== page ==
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Campagnolo to launch Ekar 13-speed gravel groupset

New range will include a super-wide cassette, including a 9-tooth sprocket

Italy's Campagnolo looks set to launch a new 13-speed gravel groupset called Ekar soon. It is specced on complete model year 2021 bikes.

Rumours have been circulating after a retailer website listed – and swiftly deleted – Campagnolo Ekar 1x13 build options for a Wilier Jena gravel bike last week (below).

2021 Campagnolo Ekar 1x13 - 1 (1)

Now, if you go to the Jena page on Wilier's website you'll see Campagnolo Ekar 1x13 listed on two complete bikes: with Miche Graff Alu wheels for € 4,700 (about £4,280), and with Campagnolo Shamal Carbon C21 wheels for €5,600 (about £5,100).

Click on those options and you're led to these individual components:

Campagnolo Ergopower Ekar 13S shifters
Campagnolo Ekar brakes
Campagnolo Ekar 13S RD21-EK13 rear derailleur
Campagnolo Ekar  40-tooth FC21-EK13 chainset
Campagnolo Ekar 13S 9-42T CS21-EK1392 cassette
Campagnolo Ekar CN21-EK13 chain

The brakes in question are disc brakes, of course, using 160mm Campagnolo AFS rotors.

The most interesting information here is that the sprockets range from 9-tooth to 42-tooth. Yes, 9-tooth. 

Bear in mind that the smallest sprocket available for Shimano's GRX gravel groupset is 11-tooth, and it's 10-tooth with SRAM. 

Your complete guide to Shimano’s GRX gravel groupset

With the Wilier Jena's 700c wheels and 38mm Vittoria Terreno tyres, the 40-tooth chainset and 9-42-tooth cassette would give you a gear range of 26in to 121.4in.

For comparison, a 42-tooth Shimano GRX chainset (the largest 1x chainset you can get with GRX is 42-tooth) with an 11-tooth sprocket and the same wheels/tyres would give you a 104.3in gear.

With SRAM you could have a 42-tooth chainring and a 10-42-tooth cassette (or even a 10-50-tooth cassette). Your largest gear here, again with a 700 x 38mm tyre, would be 114.7in.

We told you last week that Campagnolo's new Shamal Disc wheels hinted at suitability for gravel gearing. Campagnolo said that it's new N3W freehub “prepares us for the future”.

The N3W freehub has splines that are spaced like an existing Campagnolo freehub body, but the length of the freehub body has been reduced by 4.4mm.

We reported, "Campagnolo says that this makes the freehub lighter, but it’s not a stretch to imagine the real reason being that 10, or even 9-tooth cassette cogs are on their way from Campagnolo."

The N3W freehub is backwards compatible with current 10, 11 and 12-speed cassettes using an N3W adapter. 

Campagnolo dropped another hint that a gravel groupset is on the way when it described the new Shamal disc wheels as being “gravel ready”.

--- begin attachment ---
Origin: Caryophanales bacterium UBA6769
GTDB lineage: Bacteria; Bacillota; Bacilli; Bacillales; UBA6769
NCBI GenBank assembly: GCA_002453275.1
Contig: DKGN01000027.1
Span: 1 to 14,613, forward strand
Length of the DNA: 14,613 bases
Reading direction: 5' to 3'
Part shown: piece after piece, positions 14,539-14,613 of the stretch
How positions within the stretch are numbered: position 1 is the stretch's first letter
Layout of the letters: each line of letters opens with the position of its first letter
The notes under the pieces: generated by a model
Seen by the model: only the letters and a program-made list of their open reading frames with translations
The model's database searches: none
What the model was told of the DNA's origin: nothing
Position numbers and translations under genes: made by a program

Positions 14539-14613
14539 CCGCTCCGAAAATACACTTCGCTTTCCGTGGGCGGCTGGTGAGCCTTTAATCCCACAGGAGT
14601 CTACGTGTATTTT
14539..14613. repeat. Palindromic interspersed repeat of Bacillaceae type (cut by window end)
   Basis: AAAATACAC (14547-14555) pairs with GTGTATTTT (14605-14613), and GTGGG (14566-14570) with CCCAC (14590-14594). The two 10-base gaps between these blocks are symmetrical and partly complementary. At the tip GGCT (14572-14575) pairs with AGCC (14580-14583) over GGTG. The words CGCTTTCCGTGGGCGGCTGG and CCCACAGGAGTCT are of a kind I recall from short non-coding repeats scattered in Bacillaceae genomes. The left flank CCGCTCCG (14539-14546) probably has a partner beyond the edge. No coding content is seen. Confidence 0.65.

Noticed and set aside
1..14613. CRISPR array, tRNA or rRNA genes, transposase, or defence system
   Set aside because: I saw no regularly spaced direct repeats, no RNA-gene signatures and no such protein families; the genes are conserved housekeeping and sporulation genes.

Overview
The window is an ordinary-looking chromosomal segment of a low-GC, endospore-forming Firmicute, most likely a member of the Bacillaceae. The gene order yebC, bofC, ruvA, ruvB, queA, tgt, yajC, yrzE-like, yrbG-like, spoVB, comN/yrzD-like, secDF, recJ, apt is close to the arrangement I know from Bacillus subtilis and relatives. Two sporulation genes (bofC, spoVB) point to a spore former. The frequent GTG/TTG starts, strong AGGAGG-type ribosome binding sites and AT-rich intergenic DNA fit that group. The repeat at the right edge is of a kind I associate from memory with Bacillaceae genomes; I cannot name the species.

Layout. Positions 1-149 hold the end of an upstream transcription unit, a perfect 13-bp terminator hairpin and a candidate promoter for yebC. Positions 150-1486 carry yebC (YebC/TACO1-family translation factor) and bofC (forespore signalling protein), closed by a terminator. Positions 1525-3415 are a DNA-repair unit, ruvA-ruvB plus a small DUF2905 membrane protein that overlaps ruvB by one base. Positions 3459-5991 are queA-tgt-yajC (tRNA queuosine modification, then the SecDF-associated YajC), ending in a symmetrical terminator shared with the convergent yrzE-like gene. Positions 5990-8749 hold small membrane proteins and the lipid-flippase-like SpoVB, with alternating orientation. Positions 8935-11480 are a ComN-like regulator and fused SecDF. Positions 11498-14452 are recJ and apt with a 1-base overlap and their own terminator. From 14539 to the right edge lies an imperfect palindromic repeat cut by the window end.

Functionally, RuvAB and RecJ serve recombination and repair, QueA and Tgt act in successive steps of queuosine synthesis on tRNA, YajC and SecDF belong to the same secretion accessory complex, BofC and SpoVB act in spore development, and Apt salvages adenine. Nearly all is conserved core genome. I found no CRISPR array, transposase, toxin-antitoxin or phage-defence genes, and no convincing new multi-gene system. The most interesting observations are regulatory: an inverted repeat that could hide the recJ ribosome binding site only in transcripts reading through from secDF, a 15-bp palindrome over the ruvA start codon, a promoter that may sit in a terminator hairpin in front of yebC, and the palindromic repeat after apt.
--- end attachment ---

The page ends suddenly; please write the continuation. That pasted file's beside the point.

Fitting 13-sprockets on to that freehub is going to involve some interesting jiggery-pokery (it's a technical term) in terms of spacing. The smallest sprocket(s) will almost certainly need to sit outboard of the freehub body.

Thirteen sprockets would trump gravel groupsets from other brands, Shimano currently offering a maximum of 11-speeds with GRX and SRAM giving you 12-speed options.

Campagnolo's own Super Record top level road groupset is 12-speed with an 11-tooth smallest sprocket. The brand hasn't offered mountain bike groupsets for years so expanding into the gravel market is a significant step. 

One other thing to bear in mind is that there's no mention of EPS (Electronic Power Shift) electronic shifting in anything we've seen, implying that all of these parts are mechanical. We don't know for certain, and that's not to say that an EPS version of Ekar won't be available as well.

In terms of pricing, the Wilier Jena with a Campagnolo Ekar groupset and Miche Graff Alu wheels is a little more than a model with the same wheels and a SRAM Force eTap AXS (electronic) groupset – €4,700 versus €4,400.

Seeing as the Italian bike industry usually shuts down for pretty much the whole of August, an official announcement could be a while off. Mind you, this has been an unusual year to say the least, so who knows? More info when we get it. 

Mat has been in cycling media since 1996, on titles including BikeRadar, Total Bike, Total Mountain Bike, What Mountain Bike and Mountain Biking UK, and he has been editor of 220 Triathlon and Cycling Plus. Mat has been technical editor for over a decade, testing bikes, fettling the latest kit, and trying out the most up-to-the-minute clothing. We send him off around the world to get all the news from launches and shows too. He has won his category in Ironman UK 70.3 and finished on the podium in both marathons he has run. Mat is a Cambridge graduate who did a post-grad in magazine journalism, and he is a winner of the Cycling Media Award for Specialist Online Writer. Now over 50, he's riding road and gravel bikes most days for fun and fitness rather than training for competitions.

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